Now, the curriculum has been reframed in a way that invites more openness to the topic. First, Rohan-Minjares said, the conversation became more “asset based.” For example, instead of focusing on historical trauma, the conversation now zeroes in on how to build genuine trust between patient and provider. In addition, the majority of the course’s teachings are done in small-group settings, where the same students and facilitators stick together over three years with a goal of developing comfortable, nonjudgmental settings.

    “Many of the students come with a good understanding of health disparities and are eager to help fix the problem,” Rohan-Minjares said.

    At Albert Einstein College of Medicine in the Bronx, Cristina M. Gonzalez, MD, MEd, an associate professor of clinical medicine and attending physician at Montefiore Health System, developed the elective Health Disparities: Awareness to Action with a purposeful focus on racial and ethnic disparities. Offered since 2009, a portion of the course explores race as a social determinant of health and its connection to unconscious bias. At first, students took the Implicit Association Test before receiving much contextual background in physician bias. Similar to the New Mexico experience, the test certainly triggered a discussion, but many students were too uncomfortable to participate. In turn, Gonzalez and her colleagues introduced implicit bias earlier in the course to help destigmatize and normalize the topic.

    “We need to take the shame and stigma out of recognizing unconscious bias so we can help each other provide excellent care to all patients,” Gonzalez said.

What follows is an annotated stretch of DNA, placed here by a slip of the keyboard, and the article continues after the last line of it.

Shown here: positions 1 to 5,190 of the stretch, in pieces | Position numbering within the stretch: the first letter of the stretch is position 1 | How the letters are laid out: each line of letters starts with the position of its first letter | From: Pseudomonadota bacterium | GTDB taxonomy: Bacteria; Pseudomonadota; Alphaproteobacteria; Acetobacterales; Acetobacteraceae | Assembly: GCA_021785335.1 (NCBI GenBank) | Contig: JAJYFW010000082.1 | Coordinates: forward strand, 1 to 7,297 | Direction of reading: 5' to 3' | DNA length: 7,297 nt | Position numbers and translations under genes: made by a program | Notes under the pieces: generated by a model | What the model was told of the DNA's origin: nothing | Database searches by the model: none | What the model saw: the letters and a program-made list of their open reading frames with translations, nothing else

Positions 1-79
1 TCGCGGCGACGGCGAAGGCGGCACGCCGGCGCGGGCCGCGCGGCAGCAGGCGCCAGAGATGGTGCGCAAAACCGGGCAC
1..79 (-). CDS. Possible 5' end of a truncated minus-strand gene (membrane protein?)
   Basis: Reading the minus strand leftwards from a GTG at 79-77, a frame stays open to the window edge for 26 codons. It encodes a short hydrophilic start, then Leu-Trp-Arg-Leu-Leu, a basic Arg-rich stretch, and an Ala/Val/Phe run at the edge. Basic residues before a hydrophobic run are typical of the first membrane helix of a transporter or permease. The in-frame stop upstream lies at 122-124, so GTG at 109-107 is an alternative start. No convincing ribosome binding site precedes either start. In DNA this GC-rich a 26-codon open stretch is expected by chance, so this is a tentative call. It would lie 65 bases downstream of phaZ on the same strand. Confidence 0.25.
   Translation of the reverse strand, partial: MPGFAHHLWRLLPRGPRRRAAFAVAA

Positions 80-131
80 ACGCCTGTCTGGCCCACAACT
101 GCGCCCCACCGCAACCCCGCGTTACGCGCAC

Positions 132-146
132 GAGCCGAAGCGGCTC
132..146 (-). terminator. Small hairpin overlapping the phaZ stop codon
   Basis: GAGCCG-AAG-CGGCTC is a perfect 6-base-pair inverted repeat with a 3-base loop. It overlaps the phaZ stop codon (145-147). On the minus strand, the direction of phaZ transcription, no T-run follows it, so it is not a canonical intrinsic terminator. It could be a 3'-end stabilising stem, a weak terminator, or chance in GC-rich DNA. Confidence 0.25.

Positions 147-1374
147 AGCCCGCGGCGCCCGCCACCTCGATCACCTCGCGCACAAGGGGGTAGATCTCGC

Elevating discussions around race are becoming a priority for many medical students as well. Ashley White-Stern, MA, a second-year medical student at Columbia University College of Physicians and Surgeons and president of the college’s Black and Latino Student Organization, said acknowledging bias in both patient care and medical education is “foundational” to eliminating disparities. On her campus, White-Stern, also a member of the WhiteCoats4BlackLives National Working Group, is collaborating with the school administration to develop faculty trainings on microaggressions and how racism can percolate in subtle ways.

    “Physician attitudes go so much further than the experience in the exam room,” she said. “Attitudes can play a role much more broadly, like in advocating for Medicaid expansion or better housing conditions.… Working on personal bias will invariably affect health care outcomes.”

    While bias education is certainly warranted, “a concentrated effort can’t divorce the overall climate from the curricula—equity and inclusion permeates every aspect of an organization,” said Michelle van Ryn, PhD, professor of health services research at Mayo Clinic College of Medicine and director of the institution’s Research Program on Equity and Inclusion in Healthcare. Van Ryn’s own research has found that when medical students are exposed to negative comments from attending physicians, their own negative implicit attitudes can worsen. In fact, as part of her work at Mayo, van Ryn is the scientific lead on an institution-wide effort to survey Mayo’s entire workforce on unconscious attitudes and inclusive work environments. Eventually, the data will be used to develop equity-focused training programs.

    “We already focus a lot on curricula,” she said. “But we really need to focus more on faculty and especially on clinical faculty in clinical training sites if we really want to make a difference.”

    This article originally appeared in print in the December 2015 issue of the AAMC Reporter.